Power Protection FEATURED ARTICLE


Power Outage hits Cleveland... Again

August 17, 2018

By Erik Linask - Group Editorial Director

When a massive power outage hit Cleveland this past weekend leaving some 40,000 customers without power for seven hours, the blame game began in earnest between utilities.  The outage was the result of a failed line connecting two substations – one operated by First Energy and the other by Cleveland Power.  A backup line designed to provide power in the event of an outage has been out of operation since 2016, though a $6 million repair project is reportedly expected to be completed by the end of September.  Some of the components of the backup line are more than 60 years old.




The two utilities were already at odds with each other through a lawsuit involving construction of power lines to access power from a solar field in Brooklyn, Ohio, and took their battle over this latest outage to social media.

Cleveland Power said the extended outage was a result of having to wait for FirstEnergy subsidiary CEI to repair its substation before CPP could restore power to customers.

FirstEnergy, on the other hand, took to Twitter (News - Alert) to blame CPP for being negligent in maintaining both the main and backup lines.

CPP’s Commissioner Ivan Henderson explained the repair process is complicated, leading to the extended timeframe for the backup line to be re-established.  However, he adds that, “Within the next 30 days, we cannot guarantee [a power outage] won’t happen again.”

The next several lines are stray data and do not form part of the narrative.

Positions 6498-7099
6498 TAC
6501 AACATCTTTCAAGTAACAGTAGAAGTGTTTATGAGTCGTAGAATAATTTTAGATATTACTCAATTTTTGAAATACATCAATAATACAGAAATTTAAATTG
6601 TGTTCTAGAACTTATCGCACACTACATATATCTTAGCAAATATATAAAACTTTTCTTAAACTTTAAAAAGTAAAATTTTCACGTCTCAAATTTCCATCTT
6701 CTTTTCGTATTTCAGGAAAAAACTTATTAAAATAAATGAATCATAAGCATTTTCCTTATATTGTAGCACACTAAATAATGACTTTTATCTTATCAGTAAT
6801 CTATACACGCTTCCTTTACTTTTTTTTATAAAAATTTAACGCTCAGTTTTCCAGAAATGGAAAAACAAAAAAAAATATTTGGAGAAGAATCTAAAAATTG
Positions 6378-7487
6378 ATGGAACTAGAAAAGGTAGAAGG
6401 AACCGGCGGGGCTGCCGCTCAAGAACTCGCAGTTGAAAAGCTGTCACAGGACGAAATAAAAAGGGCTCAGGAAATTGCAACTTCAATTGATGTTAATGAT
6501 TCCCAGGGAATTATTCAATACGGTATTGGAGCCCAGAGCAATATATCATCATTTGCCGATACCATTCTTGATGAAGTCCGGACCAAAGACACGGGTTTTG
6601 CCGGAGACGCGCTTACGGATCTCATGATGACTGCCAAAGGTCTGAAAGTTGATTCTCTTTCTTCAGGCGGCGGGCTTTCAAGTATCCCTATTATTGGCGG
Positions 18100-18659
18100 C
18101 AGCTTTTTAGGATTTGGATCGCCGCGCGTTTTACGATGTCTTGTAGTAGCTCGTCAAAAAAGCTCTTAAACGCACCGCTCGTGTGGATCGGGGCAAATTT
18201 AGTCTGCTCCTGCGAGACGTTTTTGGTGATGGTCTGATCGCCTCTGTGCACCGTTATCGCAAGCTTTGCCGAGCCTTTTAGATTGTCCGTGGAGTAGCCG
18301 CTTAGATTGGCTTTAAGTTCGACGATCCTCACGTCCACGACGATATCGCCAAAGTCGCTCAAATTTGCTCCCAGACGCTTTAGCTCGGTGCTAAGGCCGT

Residents and businesses are frustrated, having to deal with a fifth outage since June 18, and the finger pointing between CEI (FirstEnergy’s subsidiary in the area) and CPP certainly won’t help matters.  Cleveland Councilman Mike Polensek has already called for hearings to investigate the ongoing situation and what is being done to ensure reliable power for customers going forward.

Rocco Whalen, owner and chef at Fahrenheit restaurant voiced his displeasure, pointing out the Saturday evening is a peak period for the hospitality industry and recovering lost revenue is difficult.  “These are big boy companies,” he said, referring to the dispute over responsibility between CPP and CEI.  “The executives make lots of money and someone needs to be held accountable.”

While outage makes it impossible for most businesses to function, especially in the evening hours, there are steps they can take to ensure their downtime is limited to only the outage duration.  Outages and power restoration are often accompanied by power surges, which can damage circuits that allow computers, servers, switches, and other technology to function.  By installing power protection systems that normalize currents that power their equipment, business leaders can ensure that once power is restored, their systems will function normally.

While it doesn’t solve the problem of outdated utility systems, power protection systems will eliminate costly equipment repairs and replacement, which can create days or weeks of downtime – far exceeding the impact of the outage alone.




Edited by Erik Linask



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